This Week In Vexillology #276
Our tour of the counties of England continues this week in vexillology with the next two counties on deck: Oxfordshire and Berkshire. So let's start with the basics: where the heck are Oxfordshire and Berkshire?
Oxfordshire is kind of easy: find London on a map, head northwest until you find Oxford and believe it or not, there's some logic here, because Oxford is, in fact, smack dab in the center of Oxfordshire. (Crazy! Who knew!). Berkshire, on the other hand gets a little harder to pin down due to it's status. It's one of the historic home counties of England, but it's ceremonial, historic and a 'non-metropolitan county without a county council'. Because Windsor Castle is located within its traditional boundaries, the Queen recognized it as the 'Royal County of Berkshire' back in 1957.
According to the counties wiki-page, it's been governed by six unitary authorities: Bracknell Forest, Reading, Slough, West Berkshire, Windsor and Maidenhead and Wokingham. So... it's kind of an interesting case. If you find Reading on a map and kind of follow the M4 past Newbury onto the North Wessex Downs that's more or less where Berkshire is. It's actually the one county so far that doesn't show up on Google Maps when you google it.
So, let's talk flags. Oxfordshire:
First impressions: this is a bad ass flag. That bull looks like it's going to mess you up, which is sort of at odds with my general impressions of Oxford. It's a beautiful, idyllic university town which is the home of Inspector Morse, who doesn't exactly seem like he's a Detective straight out of Homicide: Life On The Streets. I love the diagonal across the middle- it sort of pulls the whole damn design together. I would buy this flag. Hell, I would get a flagpole and fly this flag.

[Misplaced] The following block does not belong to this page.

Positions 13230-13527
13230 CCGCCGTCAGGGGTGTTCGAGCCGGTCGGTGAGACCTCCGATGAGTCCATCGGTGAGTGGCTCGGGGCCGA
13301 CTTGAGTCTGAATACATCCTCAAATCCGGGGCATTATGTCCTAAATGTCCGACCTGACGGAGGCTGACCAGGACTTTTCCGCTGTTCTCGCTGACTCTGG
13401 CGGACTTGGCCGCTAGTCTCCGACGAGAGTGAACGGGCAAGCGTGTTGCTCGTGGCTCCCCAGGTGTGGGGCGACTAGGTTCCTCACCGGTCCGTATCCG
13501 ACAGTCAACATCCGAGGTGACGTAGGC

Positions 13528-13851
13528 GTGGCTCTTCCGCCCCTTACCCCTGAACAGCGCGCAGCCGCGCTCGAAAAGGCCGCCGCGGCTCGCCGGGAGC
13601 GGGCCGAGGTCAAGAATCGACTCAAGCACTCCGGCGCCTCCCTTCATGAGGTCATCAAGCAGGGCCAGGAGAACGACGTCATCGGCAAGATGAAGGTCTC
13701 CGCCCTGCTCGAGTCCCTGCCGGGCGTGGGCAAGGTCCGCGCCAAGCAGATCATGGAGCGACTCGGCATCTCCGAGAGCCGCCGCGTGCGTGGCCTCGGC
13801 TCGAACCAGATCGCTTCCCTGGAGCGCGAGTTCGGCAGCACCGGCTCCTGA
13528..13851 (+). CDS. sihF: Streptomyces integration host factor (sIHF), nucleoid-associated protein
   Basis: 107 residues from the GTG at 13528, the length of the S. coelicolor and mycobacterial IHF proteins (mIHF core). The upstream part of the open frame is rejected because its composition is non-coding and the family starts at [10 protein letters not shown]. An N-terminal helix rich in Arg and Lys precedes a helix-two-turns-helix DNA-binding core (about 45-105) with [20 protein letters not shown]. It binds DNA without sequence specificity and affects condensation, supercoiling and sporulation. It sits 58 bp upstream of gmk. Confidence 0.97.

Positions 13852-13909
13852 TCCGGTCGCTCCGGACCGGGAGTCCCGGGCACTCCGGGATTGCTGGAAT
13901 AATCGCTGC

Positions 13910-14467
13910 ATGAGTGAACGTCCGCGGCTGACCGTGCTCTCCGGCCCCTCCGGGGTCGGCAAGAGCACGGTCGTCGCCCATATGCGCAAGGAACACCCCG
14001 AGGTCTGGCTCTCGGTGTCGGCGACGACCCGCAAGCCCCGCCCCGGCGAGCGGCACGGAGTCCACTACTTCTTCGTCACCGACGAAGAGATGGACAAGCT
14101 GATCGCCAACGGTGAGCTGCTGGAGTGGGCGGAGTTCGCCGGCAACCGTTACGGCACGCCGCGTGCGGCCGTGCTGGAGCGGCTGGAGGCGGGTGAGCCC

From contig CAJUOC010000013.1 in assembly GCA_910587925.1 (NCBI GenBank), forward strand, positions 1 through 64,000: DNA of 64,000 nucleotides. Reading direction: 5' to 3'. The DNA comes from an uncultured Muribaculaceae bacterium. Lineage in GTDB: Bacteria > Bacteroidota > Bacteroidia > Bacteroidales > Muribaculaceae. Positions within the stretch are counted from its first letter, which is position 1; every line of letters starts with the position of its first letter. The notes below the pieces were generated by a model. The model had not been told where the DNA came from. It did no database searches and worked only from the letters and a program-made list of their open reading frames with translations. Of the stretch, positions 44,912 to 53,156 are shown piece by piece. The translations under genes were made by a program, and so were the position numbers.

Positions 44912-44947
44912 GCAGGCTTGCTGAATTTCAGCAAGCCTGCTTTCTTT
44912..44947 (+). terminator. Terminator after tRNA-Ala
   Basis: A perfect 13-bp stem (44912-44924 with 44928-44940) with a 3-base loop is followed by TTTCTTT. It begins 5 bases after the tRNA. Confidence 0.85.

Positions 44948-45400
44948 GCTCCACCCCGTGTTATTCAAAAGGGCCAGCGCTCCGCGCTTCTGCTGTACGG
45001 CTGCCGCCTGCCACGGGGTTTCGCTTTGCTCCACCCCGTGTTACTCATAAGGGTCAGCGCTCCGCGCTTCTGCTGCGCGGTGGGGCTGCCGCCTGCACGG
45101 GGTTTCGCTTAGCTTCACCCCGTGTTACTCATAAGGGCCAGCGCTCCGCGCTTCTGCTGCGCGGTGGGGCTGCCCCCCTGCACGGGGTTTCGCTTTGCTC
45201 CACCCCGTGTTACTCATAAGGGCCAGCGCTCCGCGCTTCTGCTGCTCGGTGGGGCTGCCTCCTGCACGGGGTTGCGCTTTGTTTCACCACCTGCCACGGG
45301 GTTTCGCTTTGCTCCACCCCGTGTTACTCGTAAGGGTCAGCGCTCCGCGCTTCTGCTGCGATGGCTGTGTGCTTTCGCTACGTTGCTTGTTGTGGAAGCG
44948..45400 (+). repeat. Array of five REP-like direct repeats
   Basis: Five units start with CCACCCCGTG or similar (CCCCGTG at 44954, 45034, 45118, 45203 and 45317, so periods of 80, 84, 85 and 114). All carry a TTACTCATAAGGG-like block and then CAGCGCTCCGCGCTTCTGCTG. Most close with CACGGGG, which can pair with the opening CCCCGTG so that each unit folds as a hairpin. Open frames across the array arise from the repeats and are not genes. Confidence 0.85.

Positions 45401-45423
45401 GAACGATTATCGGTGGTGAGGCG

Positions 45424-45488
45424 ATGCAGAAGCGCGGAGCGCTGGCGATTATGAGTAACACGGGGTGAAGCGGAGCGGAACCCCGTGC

This flag was officially registered with the Flag Institute on October 9th 2017. The basic field color of dark blue is associated with Oxford University. The long, wavy white stripes symbolize the River Thames and on top of that sits the red ox head (Oxford, of course is the place where the ox fords the river.) The sheaf of wheat in the upper right hand corner and the tree in the lower left hand corner represents the woodlands and agriculture of the county.
Next up, Berkshire:
First impressions: this flag is... underwhelming. The phrase 'look what I made with MS paint' sprung into my head but I realize that's probably a little unfair. It was recognized by the Flag Institute on March 2nd 2017 and is considered a traditional flag. The symbol of the stag and oak dates back to "Michael Drayton's 1627 poem Battle of Agincourt, where he describes the men of Berkshire under the symbol of "a Stag, under an Oake that stood."" The stag has twelve points on his antlers- which is a reference to the 'royal stags' and the counties position as a Royal County. Together, the stag and the oak represent the county's forestry and deer herds.
And that's the flags of Oxfordshire and Berkshire! Remember, until next time keep your flags flying- FREAK or otherwise!
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